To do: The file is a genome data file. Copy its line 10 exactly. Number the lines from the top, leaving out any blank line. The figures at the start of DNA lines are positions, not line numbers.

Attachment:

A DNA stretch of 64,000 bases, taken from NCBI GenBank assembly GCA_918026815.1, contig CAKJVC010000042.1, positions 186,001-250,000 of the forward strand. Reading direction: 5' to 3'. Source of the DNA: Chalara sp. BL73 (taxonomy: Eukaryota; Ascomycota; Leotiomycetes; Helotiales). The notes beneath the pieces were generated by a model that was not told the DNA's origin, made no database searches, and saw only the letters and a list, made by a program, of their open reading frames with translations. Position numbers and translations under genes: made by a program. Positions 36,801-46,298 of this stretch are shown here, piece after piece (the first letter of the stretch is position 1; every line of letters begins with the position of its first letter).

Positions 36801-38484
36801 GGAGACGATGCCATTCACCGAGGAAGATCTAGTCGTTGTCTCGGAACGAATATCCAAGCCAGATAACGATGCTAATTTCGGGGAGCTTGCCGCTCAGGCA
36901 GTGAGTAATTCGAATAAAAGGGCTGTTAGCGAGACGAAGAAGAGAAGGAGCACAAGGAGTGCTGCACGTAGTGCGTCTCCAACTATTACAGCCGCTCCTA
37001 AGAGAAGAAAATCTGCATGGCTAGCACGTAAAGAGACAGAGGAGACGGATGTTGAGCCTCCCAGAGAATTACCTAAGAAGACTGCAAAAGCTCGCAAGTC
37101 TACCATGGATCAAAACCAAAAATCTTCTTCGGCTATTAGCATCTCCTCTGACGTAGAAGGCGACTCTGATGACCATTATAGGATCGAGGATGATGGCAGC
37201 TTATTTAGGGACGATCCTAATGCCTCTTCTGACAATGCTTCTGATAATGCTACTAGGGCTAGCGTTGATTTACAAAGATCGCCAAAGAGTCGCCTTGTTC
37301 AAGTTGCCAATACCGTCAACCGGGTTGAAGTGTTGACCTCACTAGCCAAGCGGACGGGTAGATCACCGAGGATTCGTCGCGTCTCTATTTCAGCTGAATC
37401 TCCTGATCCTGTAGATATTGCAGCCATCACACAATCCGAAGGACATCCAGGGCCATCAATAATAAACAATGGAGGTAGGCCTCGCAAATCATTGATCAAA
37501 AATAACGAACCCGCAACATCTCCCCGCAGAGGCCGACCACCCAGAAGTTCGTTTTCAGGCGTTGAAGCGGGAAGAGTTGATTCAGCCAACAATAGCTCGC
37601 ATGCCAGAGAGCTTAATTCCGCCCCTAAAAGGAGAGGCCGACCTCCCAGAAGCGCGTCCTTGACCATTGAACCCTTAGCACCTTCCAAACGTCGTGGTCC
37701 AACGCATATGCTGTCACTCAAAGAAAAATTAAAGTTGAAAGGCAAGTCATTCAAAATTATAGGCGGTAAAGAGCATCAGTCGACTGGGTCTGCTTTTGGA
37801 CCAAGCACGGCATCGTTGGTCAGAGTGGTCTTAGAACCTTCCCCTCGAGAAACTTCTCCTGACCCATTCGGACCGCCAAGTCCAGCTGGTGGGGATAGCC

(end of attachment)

37501 AATAACGAACCCGCAACATCTCCCCGCAGAGGCCGACCACCCAGAAGTTCGTTTTCAGGCGTTGAAGCGGGAAGAGTTGATTCAGCCAACAATAGCTCGC